Posted: 14th November 2018
Tips for keeping your family safe from food borne illness this Christmas
First, for those who aren’t sure, I will explain the difference between “best before” and “use by” dates
Best before date – this applies to food that is not high risk and is mainly found on dried foods, cans, jars, biscuits, crisps, and mainly requires to be stored in a cool, dry place. Food will probably be safe to eat after that date, but appearance, flavour or quality may be compromised, eg. Soft crisps. Beware – many of the products carrying a “best before” date, eg. UHT milk, will become high risk food once opened or cooked and must therefore be used within the “once opened” date specified on the packaging. Rice in its dry form will keep for many months, but once cooked becomes high risk and should therefore be refrigerated
Use by date – this applies to all high risk food. High risk food includes meat, fish, dairy, eggs, and fresh foods containing those items, eg. Quiche Lorraine, sausage rolls, pate, custard, cream cakes. High risk foods must be stored in the fridge and should not be left unrefrigerated for any length of time (maximum 4 hours).
If you are planning a buffet over Christmas, be sure to keep high risk foods refrigerated for as long as possible before putting them out in a warm room. It is the warmth that multiplies the bacteria on food, and it is important to remember that heating the food to over 75°C is the only thing that will kill the bacteria.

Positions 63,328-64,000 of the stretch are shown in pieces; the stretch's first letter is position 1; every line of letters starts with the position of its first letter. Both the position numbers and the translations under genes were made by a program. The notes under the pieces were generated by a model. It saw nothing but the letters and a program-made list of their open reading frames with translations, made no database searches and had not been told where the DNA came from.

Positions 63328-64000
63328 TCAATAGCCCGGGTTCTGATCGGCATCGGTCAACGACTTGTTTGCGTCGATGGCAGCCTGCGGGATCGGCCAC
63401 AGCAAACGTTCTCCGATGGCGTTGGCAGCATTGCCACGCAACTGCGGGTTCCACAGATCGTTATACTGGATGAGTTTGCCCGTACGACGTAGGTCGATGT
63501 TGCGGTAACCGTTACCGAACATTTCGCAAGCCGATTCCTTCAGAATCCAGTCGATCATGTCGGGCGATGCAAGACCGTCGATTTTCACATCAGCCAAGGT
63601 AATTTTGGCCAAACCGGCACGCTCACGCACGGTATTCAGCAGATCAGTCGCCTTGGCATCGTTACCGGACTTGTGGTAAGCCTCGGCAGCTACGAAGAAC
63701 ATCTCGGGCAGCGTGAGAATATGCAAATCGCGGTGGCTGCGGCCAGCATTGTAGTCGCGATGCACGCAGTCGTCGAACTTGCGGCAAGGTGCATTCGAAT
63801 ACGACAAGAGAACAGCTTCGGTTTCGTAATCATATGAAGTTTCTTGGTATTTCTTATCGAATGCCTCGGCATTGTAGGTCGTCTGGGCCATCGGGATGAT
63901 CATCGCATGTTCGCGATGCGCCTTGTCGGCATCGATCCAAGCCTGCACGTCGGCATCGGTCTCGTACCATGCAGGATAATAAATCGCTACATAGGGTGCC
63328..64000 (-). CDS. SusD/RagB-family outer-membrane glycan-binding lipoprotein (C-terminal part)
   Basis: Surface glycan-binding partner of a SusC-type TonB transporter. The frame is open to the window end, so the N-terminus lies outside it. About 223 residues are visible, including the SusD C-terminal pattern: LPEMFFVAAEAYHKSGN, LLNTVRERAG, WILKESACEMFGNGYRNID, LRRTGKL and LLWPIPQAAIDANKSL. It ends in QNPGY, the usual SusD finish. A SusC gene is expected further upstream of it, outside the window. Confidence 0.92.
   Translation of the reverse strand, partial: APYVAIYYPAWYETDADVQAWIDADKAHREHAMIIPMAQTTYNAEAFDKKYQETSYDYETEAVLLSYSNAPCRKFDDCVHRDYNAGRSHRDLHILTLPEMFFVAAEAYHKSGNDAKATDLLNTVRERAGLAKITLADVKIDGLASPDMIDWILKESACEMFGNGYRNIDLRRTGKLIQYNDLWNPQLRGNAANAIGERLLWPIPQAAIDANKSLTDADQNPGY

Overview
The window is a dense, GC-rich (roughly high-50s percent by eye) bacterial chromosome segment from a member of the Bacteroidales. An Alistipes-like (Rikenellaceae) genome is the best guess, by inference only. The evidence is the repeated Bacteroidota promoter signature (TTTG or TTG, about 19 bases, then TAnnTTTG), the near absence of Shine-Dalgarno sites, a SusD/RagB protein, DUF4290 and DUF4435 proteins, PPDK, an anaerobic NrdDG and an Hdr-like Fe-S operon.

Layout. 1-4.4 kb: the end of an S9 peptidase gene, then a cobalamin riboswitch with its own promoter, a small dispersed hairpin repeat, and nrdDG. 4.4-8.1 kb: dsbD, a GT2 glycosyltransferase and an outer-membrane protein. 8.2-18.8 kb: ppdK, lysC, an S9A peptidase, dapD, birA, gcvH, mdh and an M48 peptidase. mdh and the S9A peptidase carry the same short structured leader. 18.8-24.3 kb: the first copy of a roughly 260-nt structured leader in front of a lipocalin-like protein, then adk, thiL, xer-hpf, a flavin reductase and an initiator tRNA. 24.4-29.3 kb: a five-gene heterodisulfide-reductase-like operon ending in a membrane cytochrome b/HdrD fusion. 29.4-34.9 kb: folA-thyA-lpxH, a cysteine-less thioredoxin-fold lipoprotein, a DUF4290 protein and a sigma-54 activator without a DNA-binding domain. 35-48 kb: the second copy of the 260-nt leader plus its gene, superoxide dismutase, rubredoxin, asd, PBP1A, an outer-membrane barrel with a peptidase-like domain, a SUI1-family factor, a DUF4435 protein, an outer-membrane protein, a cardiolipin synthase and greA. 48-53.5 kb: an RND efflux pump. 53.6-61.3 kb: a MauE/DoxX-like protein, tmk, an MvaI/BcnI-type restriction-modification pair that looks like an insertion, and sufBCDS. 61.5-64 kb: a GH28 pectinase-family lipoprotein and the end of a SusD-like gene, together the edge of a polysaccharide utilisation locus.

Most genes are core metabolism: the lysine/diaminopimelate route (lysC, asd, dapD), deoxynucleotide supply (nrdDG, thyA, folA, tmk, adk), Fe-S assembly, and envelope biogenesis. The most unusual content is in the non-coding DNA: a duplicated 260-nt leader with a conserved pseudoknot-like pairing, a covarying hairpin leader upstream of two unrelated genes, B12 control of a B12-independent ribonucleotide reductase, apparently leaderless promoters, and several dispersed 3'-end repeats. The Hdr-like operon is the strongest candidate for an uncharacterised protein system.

After you carve the turkey on Christmas day, cool what is left on the carcass as soon as possible (don’t keep it warm for too long as this will encourage bacterial growth), and it is best to get it in the fridge as soon as it is cold. Remember that the bread sauce and sausages are other foods that will quickly spoil if left in a warm room.
Reheating those leftovers is something you need to watch. Reheating always takes longer than you think and food should be piping hot before serving. Do not reheat more than once as bacteria can become resistant to heat, so it is best to throw away any unused food at this time.
Enjoy your Christmas food, but be safe. Please feel free to ask me questions if you need additional help
Janet Cousins, (ACIEH)
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